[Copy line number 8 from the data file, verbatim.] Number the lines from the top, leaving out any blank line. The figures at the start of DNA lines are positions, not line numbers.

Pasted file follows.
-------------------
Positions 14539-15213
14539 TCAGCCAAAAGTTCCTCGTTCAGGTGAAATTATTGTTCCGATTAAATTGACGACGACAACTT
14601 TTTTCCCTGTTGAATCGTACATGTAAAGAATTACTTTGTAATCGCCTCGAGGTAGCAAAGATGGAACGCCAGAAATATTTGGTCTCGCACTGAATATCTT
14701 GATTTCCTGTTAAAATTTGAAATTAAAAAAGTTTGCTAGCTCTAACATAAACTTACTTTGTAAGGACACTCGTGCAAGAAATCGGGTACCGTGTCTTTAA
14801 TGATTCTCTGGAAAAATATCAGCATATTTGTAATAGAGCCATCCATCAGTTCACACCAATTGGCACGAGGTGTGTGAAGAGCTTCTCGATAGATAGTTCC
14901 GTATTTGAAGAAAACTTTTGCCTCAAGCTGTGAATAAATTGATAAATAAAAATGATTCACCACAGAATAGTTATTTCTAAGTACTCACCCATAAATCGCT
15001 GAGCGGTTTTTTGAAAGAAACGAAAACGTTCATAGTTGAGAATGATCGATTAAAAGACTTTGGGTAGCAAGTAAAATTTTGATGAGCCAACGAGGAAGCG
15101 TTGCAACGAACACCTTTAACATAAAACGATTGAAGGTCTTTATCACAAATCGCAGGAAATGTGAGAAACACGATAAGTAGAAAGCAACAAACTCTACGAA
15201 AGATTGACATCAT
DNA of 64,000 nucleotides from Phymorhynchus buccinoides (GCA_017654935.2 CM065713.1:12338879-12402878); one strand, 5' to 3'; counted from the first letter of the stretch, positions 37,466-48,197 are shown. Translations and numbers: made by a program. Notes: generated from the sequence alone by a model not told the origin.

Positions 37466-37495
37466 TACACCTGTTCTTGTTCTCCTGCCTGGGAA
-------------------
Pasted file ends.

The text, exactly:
15101 TTGCAACGAACACCTTTAACATAAAACGATTGAAGGTCTTTATCACAAATCGCAGGAAATGTGAGAAACACGATAAGTAGAAAGCAACAAACTCTACGAA